Greening the Internet and Verari Systems’ “Data Center in a Box”

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of customers ( Gatti says 95 percent are outside the San Diego area) that include firms such as Akamai, Microsoft, Qualcomm, Petrobras, Harris, and Lockheed Martin.

Verari had its big customers in mind when it developed its data center in a box, which can house up to 1,400 servers in a trailer-sized box that can easily be shipped and set up outside a building. “Instead of building a new data center (structure) for $25 million, you can install one of our containers for about $5 million,” Gatti says. Verari has designed the container to be extremely energy efficient, which helps to save on operating costs as well.

To Larry Smarr, who has become a strong advocate for greening the Internet as director of Calit2, the California Institute for Telecommunications and Information Technology, the concept makes a lot of sense. “Instead of cooling a big computer room, you’re cooling a much more confined space,” Smarr says. While Verari is among the first to develop the idea, Smarr says Sun Microsystems and others have developed a similar concept for a data center in a box. “To me, this is an exciting new technology—what you might call these modular machine rooms.”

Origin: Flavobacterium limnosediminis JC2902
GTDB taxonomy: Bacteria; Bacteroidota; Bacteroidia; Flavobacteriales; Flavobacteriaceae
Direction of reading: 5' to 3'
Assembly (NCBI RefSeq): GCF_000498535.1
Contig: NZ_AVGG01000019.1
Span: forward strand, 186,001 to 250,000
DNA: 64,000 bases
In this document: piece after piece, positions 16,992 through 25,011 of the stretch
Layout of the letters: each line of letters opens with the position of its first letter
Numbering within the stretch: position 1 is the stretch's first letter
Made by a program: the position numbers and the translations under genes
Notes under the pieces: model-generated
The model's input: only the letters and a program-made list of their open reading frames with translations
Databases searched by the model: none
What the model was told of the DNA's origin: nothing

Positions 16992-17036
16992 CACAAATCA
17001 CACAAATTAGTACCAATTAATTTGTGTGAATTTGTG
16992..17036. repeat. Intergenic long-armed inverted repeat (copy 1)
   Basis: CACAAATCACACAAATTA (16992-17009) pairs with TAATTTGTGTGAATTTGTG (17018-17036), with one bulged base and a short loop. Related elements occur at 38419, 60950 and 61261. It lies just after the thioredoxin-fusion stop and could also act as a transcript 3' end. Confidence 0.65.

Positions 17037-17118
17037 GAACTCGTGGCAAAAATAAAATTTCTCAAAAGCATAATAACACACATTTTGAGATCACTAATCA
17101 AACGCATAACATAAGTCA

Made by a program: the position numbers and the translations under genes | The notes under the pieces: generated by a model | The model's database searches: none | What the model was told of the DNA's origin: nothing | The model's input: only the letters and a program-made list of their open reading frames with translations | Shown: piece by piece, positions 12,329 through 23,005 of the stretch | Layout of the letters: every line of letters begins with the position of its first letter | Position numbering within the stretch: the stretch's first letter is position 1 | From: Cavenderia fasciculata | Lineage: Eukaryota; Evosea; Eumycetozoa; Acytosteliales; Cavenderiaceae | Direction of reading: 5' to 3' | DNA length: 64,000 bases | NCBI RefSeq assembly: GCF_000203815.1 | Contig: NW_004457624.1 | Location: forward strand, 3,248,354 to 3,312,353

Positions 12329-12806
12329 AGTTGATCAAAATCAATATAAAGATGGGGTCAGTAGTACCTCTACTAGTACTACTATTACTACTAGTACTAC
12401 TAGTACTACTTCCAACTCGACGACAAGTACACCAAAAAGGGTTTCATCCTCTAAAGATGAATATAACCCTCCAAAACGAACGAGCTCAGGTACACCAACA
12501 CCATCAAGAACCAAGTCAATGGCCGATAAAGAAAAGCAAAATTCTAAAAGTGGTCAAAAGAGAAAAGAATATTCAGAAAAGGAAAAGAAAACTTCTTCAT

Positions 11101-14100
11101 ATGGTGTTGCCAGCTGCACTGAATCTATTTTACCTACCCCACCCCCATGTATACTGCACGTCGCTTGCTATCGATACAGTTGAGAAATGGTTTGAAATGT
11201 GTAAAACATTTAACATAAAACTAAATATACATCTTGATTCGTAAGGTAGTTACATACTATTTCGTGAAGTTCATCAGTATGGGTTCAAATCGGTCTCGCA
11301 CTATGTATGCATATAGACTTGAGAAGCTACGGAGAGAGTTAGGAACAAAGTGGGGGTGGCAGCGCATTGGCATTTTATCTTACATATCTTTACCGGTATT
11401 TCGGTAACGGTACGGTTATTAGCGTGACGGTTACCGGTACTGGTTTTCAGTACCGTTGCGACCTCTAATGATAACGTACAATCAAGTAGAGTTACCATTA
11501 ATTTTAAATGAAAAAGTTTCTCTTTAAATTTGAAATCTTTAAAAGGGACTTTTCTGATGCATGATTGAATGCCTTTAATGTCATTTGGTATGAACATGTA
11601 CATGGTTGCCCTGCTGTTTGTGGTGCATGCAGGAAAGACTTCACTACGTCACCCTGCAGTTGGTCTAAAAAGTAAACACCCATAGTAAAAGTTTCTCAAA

In addition to winning cash rebates from San Diego Gas & Electric and other utilities under an energy credit incentive program, Verari’s Gatti says companies also benefit from lower utility costs. “We have customer benchmarks that show us [to be] 35 percent more energy efficient” than conventional IT equipment, Gatti told me.

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Bruce V. Bigelow was the editor of Xconomy San Diego from 2008 to 2018. Read more about his life and work here. Follow @bvbigelow

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